Cabin Fever: Trapped on Board a Cruise Ship when the Pandemic Hit: A True Story of Heroism and Survival at Sea

Michael Smith and Jonathan Franklin, Cabin Fever: Trapped on Board a Cruise Ship when the Pandemic Hit: A True Story of Heroism and Survival at Sea (London: Endeavour, 2022)

IT’S been said that the perfect design for a virus incubator would be a cruise ship; and so it proved at the beginning of the Covid-19 pandemic. Although sister ships had already experienced problems, Holland America’s Zaandam left Buenos Aires on 8 March 2020 assuming that the vessel was virus-free and would be sailing around a continent that had minimal Covid cases. But scores of passengers had flown in from Europe, an early hotspot; and brought with them what Michael Smith and Jonathan Franklin describe as a stowaway. Some passengers, expecting a fourteen-day cruise, after an arduous journey on what became a plague ship, would reach home only fifty days later. Many crew members took much longer. And some of those on the Zaandam did not survive.

The ship was regarded with deep suspicion by small coastal and island communities such as the Falklands from the outset. After rounding South America through the Straits of Magellan, there was mounting evidence that this was indeed a problem ship with rapid spread of what was diplomatically termed ILI (influenza-like illness). The Zaandam had no Covid-19 test kits at this stage, an increasing number of very sick passengers and crew, and no permission to dock anywhere on the west coast of South America.

This was the point at which public health caution, fanned by panicking politicians, evolved into mass irrationality. The authors disappointingly do not ask whether international law was broken by refusal to provide assistance. This was a ship in acute distress full of critical medical cases. The little that was offered occurred in great secrecy after complex negotiation. The Ecuadorians allowed a consignment of medical supplies to reach the Zaandam and the airlifting out of two sick passengers. Otherwise, the ship proceeded north hoping for salvation, its limited medical facilities overwhelmed, and now in full lockdown.

Few cruise ship cabins are large and most have no windows. Apart from claustrophobia there was understandable but probably unwarranted fear of the piped air. Crew were falling ill as fast as the passengers although those whose jobs had suddenly vanished could be redeployed. But inexplicably there was no adjustment to the food regime, with all meals now needing delivery. There were also complicated rules for washing up, unnecessary even at this early stage of understanding about the virus. This is a reminder of the illogicality and fear that gripped the globe in early 2020.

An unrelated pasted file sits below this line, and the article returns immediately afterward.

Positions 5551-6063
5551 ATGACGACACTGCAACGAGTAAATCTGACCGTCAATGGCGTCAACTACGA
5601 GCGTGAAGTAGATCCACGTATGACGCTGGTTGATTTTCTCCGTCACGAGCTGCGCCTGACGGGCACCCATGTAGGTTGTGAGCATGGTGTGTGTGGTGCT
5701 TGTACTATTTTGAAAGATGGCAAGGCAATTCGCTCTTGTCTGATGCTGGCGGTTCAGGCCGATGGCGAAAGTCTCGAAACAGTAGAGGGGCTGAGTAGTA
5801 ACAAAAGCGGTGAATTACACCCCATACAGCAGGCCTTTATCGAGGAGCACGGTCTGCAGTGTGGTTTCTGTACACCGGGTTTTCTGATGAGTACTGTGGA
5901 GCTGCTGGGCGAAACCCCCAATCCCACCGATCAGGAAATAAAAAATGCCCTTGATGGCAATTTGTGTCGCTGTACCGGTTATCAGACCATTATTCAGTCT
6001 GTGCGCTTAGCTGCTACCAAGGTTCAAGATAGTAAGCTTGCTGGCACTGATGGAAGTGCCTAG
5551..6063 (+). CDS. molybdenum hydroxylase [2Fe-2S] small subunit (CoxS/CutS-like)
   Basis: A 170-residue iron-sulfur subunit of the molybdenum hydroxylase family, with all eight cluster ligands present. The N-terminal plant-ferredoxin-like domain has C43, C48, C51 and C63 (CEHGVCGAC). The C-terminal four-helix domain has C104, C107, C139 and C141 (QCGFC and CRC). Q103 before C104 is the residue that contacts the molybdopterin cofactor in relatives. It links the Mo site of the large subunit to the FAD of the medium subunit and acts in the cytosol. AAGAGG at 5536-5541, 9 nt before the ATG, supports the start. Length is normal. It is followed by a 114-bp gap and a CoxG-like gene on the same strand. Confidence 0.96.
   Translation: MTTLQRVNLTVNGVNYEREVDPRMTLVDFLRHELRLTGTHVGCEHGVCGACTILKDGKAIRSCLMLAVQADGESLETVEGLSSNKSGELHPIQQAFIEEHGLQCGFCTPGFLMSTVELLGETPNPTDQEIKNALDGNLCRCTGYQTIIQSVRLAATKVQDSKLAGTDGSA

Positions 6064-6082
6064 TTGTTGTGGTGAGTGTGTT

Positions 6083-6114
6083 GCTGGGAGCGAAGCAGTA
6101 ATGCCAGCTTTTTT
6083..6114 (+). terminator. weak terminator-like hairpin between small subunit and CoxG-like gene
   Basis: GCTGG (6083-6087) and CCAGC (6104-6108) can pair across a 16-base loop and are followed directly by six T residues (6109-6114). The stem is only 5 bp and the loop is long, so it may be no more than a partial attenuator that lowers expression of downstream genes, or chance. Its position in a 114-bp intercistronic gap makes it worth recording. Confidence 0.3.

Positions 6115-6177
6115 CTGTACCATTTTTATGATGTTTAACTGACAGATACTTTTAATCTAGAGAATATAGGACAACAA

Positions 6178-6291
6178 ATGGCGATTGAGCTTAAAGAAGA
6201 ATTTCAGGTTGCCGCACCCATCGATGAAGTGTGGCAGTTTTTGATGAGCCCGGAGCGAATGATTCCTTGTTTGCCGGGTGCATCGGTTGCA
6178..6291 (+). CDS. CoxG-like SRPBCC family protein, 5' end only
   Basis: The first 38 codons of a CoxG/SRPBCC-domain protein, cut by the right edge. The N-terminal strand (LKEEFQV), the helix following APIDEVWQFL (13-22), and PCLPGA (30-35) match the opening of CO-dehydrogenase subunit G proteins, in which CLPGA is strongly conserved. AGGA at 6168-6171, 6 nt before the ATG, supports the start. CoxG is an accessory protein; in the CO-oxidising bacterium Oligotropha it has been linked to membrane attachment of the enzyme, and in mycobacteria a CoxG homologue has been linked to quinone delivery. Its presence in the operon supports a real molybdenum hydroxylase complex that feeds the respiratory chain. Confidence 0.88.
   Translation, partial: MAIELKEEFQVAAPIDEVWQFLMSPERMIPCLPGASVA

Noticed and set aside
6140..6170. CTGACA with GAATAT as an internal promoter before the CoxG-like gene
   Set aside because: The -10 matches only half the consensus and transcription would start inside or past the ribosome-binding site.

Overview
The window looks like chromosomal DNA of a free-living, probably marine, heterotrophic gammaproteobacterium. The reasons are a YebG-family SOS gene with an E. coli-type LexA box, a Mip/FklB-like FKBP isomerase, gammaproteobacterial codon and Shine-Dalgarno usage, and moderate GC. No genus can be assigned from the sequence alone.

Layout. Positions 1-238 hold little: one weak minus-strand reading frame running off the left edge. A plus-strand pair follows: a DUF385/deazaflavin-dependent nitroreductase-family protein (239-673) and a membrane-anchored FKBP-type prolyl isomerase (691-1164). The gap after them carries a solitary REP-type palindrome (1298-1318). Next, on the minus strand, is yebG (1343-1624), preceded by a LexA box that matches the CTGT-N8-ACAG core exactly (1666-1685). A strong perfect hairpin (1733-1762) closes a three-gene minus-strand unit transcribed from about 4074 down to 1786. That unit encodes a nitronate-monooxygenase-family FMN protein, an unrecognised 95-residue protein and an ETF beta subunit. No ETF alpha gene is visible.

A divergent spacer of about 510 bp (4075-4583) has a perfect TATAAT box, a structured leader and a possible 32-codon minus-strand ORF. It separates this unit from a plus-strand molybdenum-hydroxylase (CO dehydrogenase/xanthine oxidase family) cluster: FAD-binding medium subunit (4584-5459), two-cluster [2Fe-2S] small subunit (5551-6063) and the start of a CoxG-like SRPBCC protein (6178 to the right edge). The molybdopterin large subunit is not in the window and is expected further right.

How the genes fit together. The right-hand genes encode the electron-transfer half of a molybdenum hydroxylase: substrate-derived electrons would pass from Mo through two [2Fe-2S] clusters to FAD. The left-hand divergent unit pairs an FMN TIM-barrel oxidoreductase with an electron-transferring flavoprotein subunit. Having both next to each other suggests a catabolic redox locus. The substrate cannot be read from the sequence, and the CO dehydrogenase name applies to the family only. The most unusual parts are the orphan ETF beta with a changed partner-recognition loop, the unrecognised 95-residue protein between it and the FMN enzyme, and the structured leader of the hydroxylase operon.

The cruise company seems not to have contributed to this book, although there is no explanation for this. However, it did arrange a rendezvous off Panama with its empty sister ship, Rotterdam, which was able to resupply the Zaandam, transfer volunteer crew, and take on a large number of passengers.

One of the heroes of this story is the government and people of Panama, especially volunteer pilots who eased both liners through the canal into the Atlantic in record time. But they were still pariahs without a dock even though headed home to Port Everglades. The Colombian Island of San Andrés rejected them even on humanitarian grounds. Finally on 2 April both ships came in from maritime isolation and evacuation of passengers began, some to intensive care. Some experiences tended to the bizarre. For example, busloads of people en route to the airport were not allowed to stop even at red traffic lights. Passengers were taken directly to charter flights; but once in, say, Atlanta, there were no restrictions and only Zaandam evacuees wore masks. The label cruise ship passenger evoked intense fear; until the individual was somewhere else.

The crew, and passengers without charter flights such as those from Argentina and Uruguay, set sail once more and spent days in a holding pattern along with many other vessels in the western Bahamas. (In all there were 124 cruise ships stranded near the US.) Eventually the cruise companies pooled their resources in order to repatriate crews to various parts of the world. In a sense they were lucky to be employed by a billion-dollar industry, many seafarers being basically abandoned at the height of the pandemic.

This book was written as a human interest story based on interviews with and the experiences of a small, selected group of passengers and crew. The writing and editing are in the American style. A company perspective is absent and little is said about the medical personnel. The villains of the saga are various South American governments, with the obvious exceptions of Panama and (to a limited extent) Ecuador; and a general culture of panic and lack of common-sense logic that discounted humanitarian imperatives. But there were also many heroes, especially among the Holland America crews who worked and volunteered far beyond the call of duty. One was Wiwit Widarto, the Indonesian manager of the Zaandam’s laundry, who literally worked himself to death not far off retirement.

One lives in hope that the next time there is a global health emergency of this magnitude, greater intelligence and humanity will be brought to bear. But whether one should be optimistic about that is an open question.


Book review by Christopher Merrett, reproduced from his web page, From the Thornveld